A wind farm in Lousã, Portugal. (Photo: CorreiaPM/Wikimedia Commons/Public Domain)
by Erik Shilling, originally posted on Atlas Obscura
Portugal had, until very recently, been generating up to half its energy with combustible energies like coal, oil, and natural gas. But the country has also been ambitious with renewable sources, relying on renewables for 48 percent of all of its power last year, and more than tripling its output of wind energy in just three years.
Still, it was remarkable when the country announced that for four days, it powered itself on renewable energy alone, according to the Guardian.
For 107 hours, from May 7 to May 11, Portugal was the greenest country in the world.
This wasn't exactly intentional. The output of wind and solar farms can vary based on a lot of factors, mainly, of course, how windy or sunny any given day is. And energy use can also vary--fair weather can mean that fewer air conditioners are on, for example.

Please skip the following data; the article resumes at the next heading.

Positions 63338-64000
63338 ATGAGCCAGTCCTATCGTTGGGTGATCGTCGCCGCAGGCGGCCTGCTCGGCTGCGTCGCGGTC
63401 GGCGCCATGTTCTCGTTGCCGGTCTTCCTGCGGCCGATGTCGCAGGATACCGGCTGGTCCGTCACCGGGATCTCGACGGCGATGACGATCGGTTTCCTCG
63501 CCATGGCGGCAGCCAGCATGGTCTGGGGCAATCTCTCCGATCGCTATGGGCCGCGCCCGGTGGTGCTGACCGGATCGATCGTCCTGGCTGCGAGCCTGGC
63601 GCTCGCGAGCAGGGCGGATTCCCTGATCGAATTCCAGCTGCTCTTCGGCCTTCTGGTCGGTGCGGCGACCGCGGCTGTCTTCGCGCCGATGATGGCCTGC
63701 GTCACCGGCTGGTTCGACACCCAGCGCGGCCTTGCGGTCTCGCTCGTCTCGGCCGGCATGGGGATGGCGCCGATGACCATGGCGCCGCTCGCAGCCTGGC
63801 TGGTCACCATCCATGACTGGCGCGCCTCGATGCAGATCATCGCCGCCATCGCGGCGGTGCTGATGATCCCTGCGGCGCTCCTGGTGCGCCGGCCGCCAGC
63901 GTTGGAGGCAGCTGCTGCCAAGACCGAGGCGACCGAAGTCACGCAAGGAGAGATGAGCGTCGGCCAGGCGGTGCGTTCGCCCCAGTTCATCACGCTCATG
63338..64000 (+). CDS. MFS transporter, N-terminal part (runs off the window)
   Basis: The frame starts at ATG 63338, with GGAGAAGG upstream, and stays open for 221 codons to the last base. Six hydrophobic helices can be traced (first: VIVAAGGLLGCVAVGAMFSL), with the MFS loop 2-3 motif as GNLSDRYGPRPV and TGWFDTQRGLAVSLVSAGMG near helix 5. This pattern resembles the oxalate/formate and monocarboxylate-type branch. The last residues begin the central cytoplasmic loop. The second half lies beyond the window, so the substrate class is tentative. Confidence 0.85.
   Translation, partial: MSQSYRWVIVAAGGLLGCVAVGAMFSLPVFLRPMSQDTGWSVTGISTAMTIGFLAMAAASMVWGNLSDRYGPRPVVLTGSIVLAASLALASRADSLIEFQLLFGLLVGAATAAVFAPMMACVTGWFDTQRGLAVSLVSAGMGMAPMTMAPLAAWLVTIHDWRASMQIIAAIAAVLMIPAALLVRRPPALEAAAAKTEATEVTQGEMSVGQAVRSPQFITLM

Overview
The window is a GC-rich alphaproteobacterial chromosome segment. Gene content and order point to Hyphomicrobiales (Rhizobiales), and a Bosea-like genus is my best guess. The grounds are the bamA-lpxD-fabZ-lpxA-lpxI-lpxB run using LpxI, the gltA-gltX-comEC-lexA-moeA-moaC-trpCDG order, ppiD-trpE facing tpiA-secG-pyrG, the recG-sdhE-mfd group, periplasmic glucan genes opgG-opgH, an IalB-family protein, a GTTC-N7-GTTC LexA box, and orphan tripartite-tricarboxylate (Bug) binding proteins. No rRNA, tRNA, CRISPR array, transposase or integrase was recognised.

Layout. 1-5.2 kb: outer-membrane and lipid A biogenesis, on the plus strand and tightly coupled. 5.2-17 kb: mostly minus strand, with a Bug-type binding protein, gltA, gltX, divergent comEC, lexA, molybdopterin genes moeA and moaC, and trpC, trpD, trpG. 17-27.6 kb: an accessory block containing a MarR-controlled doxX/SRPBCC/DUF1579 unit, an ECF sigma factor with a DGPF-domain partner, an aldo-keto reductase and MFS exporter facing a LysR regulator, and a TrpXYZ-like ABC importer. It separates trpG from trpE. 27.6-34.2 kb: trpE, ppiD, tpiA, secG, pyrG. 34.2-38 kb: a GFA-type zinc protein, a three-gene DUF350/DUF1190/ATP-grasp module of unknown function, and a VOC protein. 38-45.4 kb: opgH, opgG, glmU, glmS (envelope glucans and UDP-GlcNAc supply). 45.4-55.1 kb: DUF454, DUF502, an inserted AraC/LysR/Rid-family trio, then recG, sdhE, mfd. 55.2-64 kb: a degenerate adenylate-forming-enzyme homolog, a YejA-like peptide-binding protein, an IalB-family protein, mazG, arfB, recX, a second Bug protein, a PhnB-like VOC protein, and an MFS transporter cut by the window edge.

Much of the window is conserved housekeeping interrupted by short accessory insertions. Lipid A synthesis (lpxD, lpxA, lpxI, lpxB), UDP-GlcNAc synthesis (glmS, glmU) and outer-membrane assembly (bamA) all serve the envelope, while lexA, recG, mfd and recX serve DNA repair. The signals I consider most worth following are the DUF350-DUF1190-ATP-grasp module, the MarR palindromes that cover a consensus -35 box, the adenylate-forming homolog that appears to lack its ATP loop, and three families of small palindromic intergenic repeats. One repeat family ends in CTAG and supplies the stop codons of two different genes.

A huge part of the feat involved wind power. The Iberian Peninsula is so suited for wind farms, in fact, that the country has high hopes for a new industry: exporting renewable power to the rest of Europe.
This will require "an increased build-out of interconnectors, a reformed electricity market and political will," Oliver Joy, a spokesman for an industry association, told the Guardian. "But with the right policies in place, wind could meet a quarter of Europe's power needs in the next 15 years."
Well done, Portugal, well done.